Breakthrough raises hopes for better IVF success rate; New screening process helps find best eggs.
A BRITISH woman has become the world's first IVF patient made pregnant using pioneering techniques doctors hope will more than double success rates, it was announced last night.
The 41-year-old, who had suffered two miscarriages and an ectopic pregnancy, was finally fertilised using new technology allowing scientists to screen eggs without freezing them.
Liverpool-born Dr Simon Fishel, from Care Fertility Group, said the milestone demonstrated the "wonderful ingenuity of humankind."
He added: "One of the main reasons why IVF doesn't work is chromosomal abnormality.
"Full chromosome analysis offers huge hope to many couples who have a poor chance of conceiving, those who have had many failures, and for those who want to maximise their chance at each attempt. We now have the best tool for achieving this."
Up to half of eggs in younger women, and up to 75% in women over 39 are chromosomally abnormal.
It is now possible to test eggs and embryos in an IVF cycle, evaluate all their chromosomes and select the most viable embryos.
Dr Fishel, a former pupil of King David School, Childwall, said: "We are delighted to announce the world's first pregnancy using real-time polar body array Comparative Genomic Hybridization (CGH) and the baby is due later in the spring.
"This screening method has the potential to improve birth rates, minimise the incidence of miscarriage and birth defects caused by chromosomal irregularity."
Array CGH enables doctors to test chromosomes following biopsy of a body inside the egg and is unique because embryos do not need to be frozen while results are obtained.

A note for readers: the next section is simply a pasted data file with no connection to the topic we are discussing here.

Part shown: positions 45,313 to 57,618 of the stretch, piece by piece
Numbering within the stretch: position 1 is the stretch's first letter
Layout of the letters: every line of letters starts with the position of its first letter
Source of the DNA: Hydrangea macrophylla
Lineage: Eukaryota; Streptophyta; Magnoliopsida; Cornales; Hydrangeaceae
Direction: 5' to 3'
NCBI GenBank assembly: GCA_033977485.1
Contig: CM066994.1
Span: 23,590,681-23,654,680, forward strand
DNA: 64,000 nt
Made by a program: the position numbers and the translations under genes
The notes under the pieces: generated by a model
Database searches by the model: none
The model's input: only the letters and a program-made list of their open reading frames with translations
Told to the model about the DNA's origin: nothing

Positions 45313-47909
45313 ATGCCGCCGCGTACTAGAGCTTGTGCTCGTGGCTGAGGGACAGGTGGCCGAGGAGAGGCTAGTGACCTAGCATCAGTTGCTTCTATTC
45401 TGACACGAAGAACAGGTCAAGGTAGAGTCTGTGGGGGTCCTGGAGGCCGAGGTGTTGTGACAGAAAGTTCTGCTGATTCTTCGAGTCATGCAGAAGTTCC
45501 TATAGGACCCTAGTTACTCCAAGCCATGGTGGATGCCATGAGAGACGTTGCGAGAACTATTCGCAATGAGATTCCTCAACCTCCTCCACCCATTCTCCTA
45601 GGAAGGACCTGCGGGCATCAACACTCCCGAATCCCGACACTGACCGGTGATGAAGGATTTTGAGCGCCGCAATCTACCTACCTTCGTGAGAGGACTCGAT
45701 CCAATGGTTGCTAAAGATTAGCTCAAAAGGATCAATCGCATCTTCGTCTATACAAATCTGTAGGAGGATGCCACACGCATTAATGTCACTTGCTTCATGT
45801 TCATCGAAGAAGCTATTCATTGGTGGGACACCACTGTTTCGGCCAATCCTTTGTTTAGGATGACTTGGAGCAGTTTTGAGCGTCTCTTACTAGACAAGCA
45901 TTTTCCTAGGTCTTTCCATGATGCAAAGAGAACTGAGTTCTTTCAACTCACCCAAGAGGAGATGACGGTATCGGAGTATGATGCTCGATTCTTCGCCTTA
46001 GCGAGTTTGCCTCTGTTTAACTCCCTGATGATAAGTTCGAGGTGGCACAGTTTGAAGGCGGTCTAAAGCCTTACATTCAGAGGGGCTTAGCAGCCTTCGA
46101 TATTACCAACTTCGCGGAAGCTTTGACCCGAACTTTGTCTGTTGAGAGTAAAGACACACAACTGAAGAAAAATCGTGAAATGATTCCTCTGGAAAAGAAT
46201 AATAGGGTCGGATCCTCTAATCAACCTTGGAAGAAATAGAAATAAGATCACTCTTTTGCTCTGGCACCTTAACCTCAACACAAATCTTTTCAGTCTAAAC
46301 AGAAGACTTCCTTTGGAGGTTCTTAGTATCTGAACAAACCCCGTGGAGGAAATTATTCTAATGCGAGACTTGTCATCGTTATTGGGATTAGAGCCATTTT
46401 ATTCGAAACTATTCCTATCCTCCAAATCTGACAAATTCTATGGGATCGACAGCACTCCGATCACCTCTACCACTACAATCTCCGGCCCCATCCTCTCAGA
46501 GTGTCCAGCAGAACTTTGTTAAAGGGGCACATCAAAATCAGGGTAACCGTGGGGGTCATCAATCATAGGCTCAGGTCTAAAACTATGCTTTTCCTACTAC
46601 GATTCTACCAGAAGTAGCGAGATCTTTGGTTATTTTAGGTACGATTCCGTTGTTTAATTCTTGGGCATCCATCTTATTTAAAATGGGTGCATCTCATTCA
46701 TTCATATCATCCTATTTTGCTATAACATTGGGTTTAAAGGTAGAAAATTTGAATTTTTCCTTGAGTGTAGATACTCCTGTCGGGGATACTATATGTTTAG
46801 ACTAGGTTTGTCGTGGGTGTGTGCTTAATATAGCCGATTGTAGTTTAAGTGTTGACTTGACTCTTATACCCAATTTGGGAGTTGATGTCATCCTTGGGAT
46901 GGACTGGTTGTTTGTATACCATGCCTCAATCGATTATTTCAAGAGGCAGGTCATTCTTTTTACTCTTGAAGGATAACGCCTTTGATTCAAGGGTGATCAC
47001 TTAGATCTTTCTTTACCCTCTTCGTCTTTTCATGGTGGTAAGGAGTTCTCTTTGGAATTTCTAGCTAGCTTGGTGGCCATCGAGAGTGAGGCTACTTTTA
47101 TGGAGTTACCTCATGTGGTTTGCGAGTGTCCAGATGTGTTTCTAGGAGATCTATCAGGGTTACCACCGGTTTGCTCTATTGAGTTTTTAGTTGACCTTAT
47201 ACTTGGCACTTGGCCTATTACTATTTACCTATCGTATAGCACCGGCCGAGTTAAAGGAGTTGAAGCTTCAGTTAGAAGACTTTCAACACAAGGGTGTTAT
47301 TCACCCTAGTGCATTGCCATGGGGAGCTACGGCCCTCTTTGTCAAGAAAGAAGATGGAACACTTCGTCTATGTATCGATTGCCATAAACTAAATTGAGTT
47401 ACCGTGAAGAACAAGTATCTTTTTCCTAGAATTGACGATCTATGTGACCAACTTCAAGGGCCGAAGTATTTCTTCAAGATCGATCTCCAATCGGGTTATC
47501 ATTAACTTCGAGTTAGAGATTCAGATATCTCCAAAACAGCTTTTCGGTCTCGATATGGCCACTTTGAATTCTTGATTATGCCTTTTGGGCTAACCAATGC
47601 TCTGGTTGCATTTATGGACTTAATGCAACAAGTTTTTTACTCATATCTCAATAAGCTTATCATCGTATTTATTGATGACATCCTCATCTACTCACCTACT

The speed of this method means fresh embryos can be transferred with an increased chance of successful implantation.
The treatment, which is still in the trial process, costs pounds 1,950 in addition to the standard treatment for women who have repeatedly failed to get pregnant. It will not be initially offered on the NHS.
The woman, who is due to give birth in two months, became pregnant after 13 previous failed IVF cycles. She has chosen to keep her identity secret.
Eight eggs were tested, and two found to be chromosomally normal. These two embryos were then chosen for transfer.
The latest milestone comes after the CARE Fertility Group collaborated with an American team in conducting the first UK trial of CGH IVF last year.
The previous trial resulted in doubling the number of embryos that implant in the womb from 25% to 50% - but embryos still had to be frozen before transfer.
Doctors welcomed the research but urged caution. Stuart Lavery, a senior consultant gynaecologist at Hammersmith Hospital, described the pregnancy as a "significant step forward in our understanding of the complexities of early human development".
He added: "Although it is still at a very early stage, this technique may offer a new diagnostic and therapeutic hope to couples who suffer from repeated implantation failure in IVF."
Around 6,000 babies a year are born in the UK to otherwise infertile couples as a result of IVF.
It was developed in the 1970s and the first British test tube baby was Louise Brown, born in 1978.
Dr Simon Fishel